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Mississippi House Passes Concussion Bill

By Jeffrey Hess | Published 10 Jan 2014 04:53pm | comments
photo-flikr Vlasta Juricek

Mississippi is on the path to become the last state to pass a law focused on concussions in youth sports. MPB's Jeffrey Hess reports the first bill the Mississippi House has passed in the 20-14 legislative session is a brain injury bill.

The bill approved by the house would require any student in grades 7-to-12 to be pulled out of a game or practice if they show concussion like symptoms.

The player could not return for at least a day and not until cleared by a doctor.

The bill's co-author Representative Carolyn Crawford of Pass Christian says the law is needed because brain injuries can have extremely damaging long term effects.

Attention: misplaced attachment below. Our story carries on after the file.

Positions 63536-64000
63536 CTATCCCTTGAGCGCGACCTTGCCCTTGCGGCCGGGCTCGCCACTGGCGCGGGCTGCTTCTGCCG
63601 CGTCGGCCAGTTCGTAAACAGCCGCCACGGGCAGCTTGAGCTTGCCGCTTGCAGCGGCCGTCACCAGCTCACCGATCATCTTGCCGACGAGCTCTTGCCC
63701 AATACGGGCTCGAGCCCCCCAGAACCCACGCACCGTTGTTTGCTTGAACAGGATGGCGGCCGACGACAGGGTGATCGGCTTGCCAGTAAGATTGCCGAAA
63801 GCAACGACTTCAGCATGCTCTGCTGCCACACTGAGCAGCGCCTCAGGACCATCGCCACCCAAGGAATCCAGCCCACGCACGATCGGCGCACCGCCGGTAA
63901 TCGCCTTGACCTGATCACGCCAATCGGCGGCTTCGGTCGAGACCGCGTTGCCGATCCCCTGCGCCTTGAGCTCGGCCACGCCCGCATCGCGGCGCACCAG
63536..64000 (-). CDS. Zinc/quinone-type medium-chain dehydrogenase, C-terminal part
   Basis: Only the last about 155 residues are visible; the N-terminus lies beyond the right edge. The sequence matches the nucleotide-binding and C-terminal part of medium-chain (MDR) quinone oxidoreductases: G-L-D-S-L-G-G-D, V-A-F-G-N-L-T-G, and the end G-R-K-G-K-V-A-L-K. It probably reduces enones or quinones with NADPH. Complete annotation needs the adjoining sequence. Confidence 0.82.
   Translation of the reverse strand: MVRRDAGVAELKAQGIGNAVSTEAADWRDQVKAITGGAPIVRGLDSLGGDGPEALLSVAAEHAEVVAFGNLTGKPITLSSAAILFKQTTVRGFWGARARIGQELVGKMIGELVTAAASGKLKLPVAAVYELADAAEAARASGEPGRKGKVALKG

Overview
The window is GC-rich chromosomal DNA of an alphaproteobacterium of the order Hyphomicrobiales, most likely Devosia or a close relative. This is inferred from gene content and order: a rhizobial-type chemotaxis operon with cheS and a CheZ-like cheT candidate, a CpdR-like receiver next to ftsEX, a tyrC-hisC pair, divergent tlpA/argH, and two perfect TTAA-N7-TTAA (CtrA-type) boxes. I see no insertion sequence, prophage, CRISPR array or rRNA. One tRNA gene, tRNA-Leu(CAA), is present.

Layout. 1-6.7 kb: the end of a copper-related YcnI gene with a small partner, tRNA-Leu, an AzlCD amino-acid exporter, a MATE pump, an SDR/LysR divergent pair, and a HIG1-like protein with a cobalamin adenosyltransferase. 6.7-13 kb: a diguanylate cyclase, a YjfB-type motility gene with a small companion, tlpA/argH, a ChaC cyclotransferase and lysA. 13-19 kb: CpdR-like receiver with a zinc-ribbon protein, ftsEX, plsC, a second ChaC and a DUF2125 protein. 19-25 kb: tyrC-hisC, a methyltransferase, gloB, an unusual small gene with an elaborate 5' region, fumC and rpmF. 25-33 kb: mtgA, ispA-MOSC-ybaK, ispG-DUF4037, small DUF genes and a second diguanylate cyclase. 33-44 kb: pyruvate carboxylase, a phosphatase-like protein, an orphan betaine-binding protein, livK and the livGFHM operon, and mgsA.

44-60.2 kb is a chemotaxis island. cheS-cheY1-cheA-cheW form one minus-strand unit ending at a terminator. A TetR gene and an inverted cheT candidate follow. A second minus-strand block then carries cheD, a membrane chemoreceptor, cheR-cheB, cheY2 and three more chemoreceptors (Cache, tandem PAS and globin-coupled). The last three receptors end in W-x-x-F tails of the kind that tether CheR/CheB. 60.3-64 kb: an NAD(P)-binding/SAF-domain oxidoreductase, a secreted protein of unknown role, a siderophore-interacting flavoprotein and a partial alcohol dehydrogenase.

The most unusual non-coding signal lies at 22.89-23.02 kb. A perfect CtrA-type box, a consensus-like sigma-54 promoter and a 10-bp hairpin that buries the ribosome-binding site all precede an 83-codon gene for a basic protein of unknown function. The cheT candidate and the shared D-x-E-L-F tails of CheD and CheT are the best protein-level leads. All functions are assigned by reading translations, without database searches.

"If it they are thought of having some concer, that it could have some long-term injury to a child. And playing football and even baseball or even have problem in academics and long term issues. Problems," Crawford said.

A similar bill is making its way through the Senate.

The Mississippi High School Athletics Association already has guidelines intended to protect students with possible brain injuries.

However, Lee Jenkins with the Brain Injury Association of Mississippi says putting the standards into law makes them more likely to be followed.

"What we are really trying to do is prevent the second one. It is important to do everything we can to prevent injury in this state. We don't have a lot of treatment facilities or money for treatment for brain injuries in the state. So injury prevention is the logical thing to do," Jenkins said.

Jenkins says she would like to see a more broad bill that includes recreational leagues as well as school sports.

This is the third year that concussion legislation has been introduced.

Mississippi is the only state without a brain injury law.


photo-flikr Vlasta Juricek



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